Cutting this habit down to twice a week and using some of these tips to get a free Starbucks will save you a nice chunk of change.
ATM Fees - If there's one fee I can't stand paying, it's ATM fees. I hate the thought of having to pay to access my own money.
I've seen ATM fees as high as $3.50, depending on the location. A few withdrawals a week could translate to over a hundred dollars in fees over the course of a few months.
Gym Membership - If you regularly utilize your gym membership then you should definitely keep it. But the vast majority of gym memberships go unused, and with the average cost of a gym membership sitting around $60/month (which could be significantly higher depending on where you live) you're wasting a fairly sizable amount of money over the course of a few months.
Eating Out - Personally, I put this in the same category as drive-through coffee. I enjoy dining out and don't want to cut it out entirely, but I do know that it's a lot cheaper to eat at home.
If you enjoy eating out, I'd recommend becoming intentional with your meals rather than cutting out restaurants altogether.
What I mean by this, is instead of eating out because you forget to plan anything for dinner, start meal planning (this service sends you budget-friendly meals plans every week for just $5/month) and then make eating out something that you plan to do.
Not only will this save you money, it also makes dining out more enjoyable.
3. Download These Apps
Did you know that there are free apps that pay real money? Sounds too good be true (I thought so, too), right? Turns out, they're actually legit.
Here are some of my favorite money-making/saving apps:
Nielsen - this app pays you $50 just for having it installed on your device.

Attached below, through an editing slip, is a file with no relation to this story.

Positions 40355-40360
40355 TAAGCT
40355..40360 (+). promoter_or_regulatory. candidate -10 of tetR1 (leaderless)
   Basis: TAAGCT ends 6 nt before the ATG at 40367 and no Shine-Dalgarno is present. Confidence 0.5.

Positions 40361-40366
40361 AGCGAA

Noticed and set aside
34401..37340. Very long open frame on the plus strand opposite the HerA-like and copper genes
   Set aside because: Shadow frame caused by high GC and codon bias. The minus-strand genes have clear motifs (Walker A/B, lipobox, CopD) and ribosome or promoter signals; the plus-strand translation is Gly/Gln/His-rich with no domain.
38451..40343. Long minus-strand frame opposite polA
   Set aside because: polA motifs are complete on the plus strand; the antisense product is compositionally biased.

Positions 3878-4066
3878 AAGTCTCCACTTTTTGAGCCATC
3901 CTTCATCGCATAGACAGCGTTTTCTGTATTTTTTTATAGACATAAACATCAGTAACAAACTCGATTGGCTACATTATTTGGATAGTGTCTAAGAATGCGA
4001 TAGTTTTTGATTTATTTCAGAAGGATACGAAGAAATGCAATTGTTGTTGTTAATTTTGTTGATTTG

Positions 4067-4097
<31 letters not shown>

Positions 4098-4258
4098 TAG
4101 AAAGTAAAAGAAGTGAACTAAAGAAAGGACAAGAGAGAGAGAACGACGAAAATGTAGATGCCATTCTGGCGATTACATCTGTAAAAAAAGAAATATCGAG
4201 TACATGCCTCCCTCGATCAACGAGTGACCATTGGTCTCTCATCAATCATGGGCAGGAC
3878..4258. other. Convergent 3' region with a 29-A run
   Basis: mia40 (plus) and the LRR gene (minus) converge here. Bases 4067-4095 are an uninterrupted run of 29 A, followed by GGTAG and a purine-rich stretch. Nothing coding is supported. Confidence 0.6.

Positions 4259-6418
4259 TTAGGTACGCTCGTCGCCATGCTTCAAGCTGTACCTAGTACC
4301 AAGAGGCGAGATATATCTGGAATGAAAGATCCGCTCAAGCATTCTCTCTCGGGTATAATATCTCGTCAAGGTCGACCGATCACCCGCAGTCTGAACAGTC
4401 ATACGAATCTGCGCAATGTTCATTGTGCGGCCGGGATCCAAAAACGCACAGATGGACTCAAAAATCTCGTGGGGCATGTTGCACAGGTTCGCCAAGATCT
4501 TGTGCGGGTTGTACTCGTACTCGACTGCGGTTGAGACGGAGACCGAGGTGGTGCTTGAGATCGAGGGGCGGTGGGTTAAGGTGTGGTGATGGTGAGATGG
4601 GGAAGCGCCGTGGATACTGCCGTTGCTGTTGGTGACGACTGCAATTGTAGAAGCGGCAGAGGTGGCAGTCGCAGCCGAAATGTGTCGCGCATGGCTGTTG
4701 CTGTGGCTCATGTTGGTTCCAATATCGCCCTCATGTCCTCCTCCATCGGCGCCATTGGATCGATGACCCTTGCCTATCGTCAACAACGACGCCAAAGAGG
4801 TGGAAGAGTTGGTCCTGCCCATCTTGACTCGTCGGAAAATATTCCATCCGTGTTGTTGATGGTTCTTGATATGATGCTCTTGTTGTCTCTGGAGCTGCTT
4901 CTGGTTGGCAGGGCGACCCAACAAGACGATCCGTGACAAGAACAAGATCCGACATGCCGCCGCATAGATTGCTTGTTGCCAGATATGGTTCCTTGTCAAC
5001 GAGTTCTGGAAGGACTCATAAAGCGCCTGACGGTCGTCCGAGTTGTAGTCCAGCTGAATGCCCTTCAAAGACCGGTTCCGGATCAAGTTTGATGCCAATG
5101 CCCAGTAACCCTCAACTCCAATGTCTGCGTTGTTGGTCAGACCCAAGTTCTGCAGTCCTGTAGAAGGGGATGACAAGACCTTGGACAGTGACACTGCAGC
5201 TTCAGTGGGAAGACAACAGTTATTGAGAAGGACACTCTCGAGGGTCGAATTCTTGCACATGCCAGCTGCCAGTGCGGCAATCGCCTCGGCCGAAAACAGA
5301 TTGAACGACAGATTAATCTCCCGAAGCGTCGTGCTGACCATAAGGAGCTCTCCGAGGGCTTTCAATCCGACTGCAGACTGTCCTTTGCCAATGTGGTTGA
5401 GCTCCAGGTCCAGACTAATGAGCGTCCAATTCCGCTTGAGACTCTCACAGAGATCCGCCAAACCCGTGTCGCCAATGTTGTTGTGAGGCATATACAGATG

Ebates - if you do any online shopping, then you should definitely join Ebates. You'll be rewarded with cash back on your online purchases (plus you'll get a $10 signup bonus)
Ibotta - this app gives you cash back on your groceries and other personal care products. You'll also get a $10 bonus just for signing up.
Swagbucks - this app pays you to do things like searching the web, answering polls, completing surveys and watching videos.
Click here to read the full list of money-making apps that I recommend.
4. Side Hustle
Finding ways to save money is great, but what's even better is making more money.
Side hustles have become incredibly popular - it seems like everyone has a side hustle going on these days.
There are endless ways you can make extra money outside of your full-time job.
You can start a money-making hobby, petsit with a company like Rover, start your own business running Facebook ads for local businesses, teach English online, drive for a company like Lyft, or become a virtual assistant - the options are unlimited!
5. Pay Yourself First
Most importantly, make sure you always pay yourself first.
Once you start saving money and make extra money, it can be tempting to increase your spending to match your new income level.
The problem with that is that you're never going to get ahead.
If your goal is to save $3000 in 3 months, then you need to set up a separate savings account where you transfer every dollar you save and every extra dollar you make. Do this as soon as the money hits your checking account - out of sight, out of mind.
Saving $3000 in 3 months isn't an easy feat, but if you implement the 5 tips outlined above, it's definitely achievable. Do you have any other tips you'd like to share? Leave them in the comments below!